One Brow said...

Mr. Shackleman said...
It might seem like splitting hairs, but the distinction I think is important. The "logic" is not stored in the CPU. A basic set of instructions are stored. The CPU blindly moves bits into and out of it's registers and sends output out to the external buses.

Again, I find myself in agreement with you, to a limited degree. The logic is certainly not directly stored in the circuits. The logic arises out of the patterns that the instruction set creates. If it didn't, than the particulars of the instruction set could not perform according to the programmer's logic.

Granted, the operator had to recieve and then follow instructions on what to do when it sees certain bulbs light up, but the operator is in no way *performing* and "logical abstractions". He or she is just moving a cable. That's all the CPU is doing....moving bits to and from registers.

How demeaning to our poor operator. Is not the recognition of a particular light being on, and the connection of that particular instance of light with the general notion of lights being on, the use of an abstraction?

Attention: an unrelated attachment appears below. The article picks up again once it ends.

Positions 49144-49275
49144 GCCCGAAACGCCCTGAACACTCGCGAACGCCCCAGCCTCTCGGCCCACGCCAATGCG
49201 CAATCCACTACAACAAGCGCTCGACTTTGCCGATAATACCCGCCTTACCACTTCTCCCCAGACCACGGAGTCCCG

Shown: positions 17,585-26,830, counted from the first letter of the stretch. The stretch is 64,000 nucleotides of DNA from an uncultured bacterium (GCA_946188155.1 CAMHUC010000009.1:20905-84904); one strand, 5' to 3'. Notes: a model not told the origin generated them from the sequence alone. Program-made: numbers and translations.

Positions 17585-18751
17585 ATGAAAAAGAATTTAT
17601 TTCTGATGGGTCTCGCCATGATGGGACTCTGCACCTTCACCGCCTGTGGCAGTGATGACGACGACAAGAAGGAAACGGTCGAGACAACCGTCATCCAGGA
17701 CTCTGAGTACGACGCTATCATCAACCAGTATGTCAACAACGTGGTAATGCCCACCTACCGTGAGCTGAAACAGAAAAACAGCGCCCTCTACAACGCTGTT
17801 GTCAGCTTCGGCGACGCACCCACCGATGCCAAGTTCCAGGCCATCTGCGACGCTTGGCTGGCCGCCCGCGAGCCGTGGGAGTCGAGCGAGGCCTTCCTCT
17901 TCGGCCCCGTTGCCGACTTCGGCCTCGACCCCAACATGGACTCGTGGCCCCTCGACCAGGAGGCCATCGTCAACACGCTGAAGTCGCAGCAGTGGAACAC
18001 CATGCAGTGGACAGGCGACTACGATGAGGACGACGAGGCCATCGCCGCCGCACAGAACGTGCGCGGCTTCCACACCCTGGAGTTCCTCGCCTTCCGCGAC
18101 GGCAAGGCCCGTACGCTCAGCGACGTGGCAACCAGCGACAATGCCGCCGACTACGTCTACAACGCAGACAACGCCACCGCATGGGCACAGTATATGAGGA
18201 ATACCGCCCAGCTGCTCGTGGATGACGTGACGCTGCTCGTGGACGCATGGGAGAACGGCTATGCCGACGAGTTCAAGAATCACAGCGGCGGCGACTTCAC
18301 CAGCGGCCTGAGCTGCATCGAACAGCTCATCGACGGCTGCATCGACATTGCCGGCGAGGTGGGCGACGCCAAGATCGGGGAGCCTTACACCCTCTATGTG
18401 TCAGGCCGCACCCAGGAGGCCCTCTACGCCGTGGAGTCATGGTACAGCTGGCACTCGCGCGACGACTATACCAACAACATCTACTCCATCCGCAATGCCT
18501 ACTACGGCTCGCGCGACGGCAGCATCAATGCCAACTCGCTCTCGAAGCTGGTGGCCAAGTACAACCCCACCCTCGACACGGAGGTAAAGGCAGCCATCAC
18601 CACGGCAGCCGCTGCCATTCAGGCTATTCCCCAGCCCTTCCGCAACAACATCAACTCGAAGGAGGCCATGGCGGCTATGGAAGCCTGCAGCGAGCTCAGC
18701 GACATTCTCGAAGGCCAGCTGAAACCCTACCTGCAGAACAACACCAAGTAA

Still, I understand the point you are trying to make in separating the creative act of putting a logic into a program with that of following instructions.
Where we seem to differ, perhaps, is whether this creatively derived logic persists in the program after said creation is completed and the program is in use. Are you saying that the logic of the creator is in no way present in the computer program?

I think that *we*...minds...are so well-equipped to *see* the logic of the output that we think the computer is *doing* the logic for us. It isn't. We are.

I agree, and I certainly hope I am not making that error. To encode logic is not to perform logic.

On the other hand, properly programmed computers seem to be able to generate geometric proofs, a task that sure calls for them to use a logic creatively. Or, if you take the contrary point that there is no creativity demonstrated in the solving of geometric proofs, why should there be such being demonstrated by the logic of computer programmers?

One Brow said...

If all MUST be purely the physical as defined by 20th century physics, of COURSE it can :).

I am merely arguing that such is possible, and the AFR is not able to remove this possiblity.

William said...

"Anticipating the response that a computer does not really experience abstractions, beliefs or consciousness, I agree, but I'm not sure how that supports the AFR."
---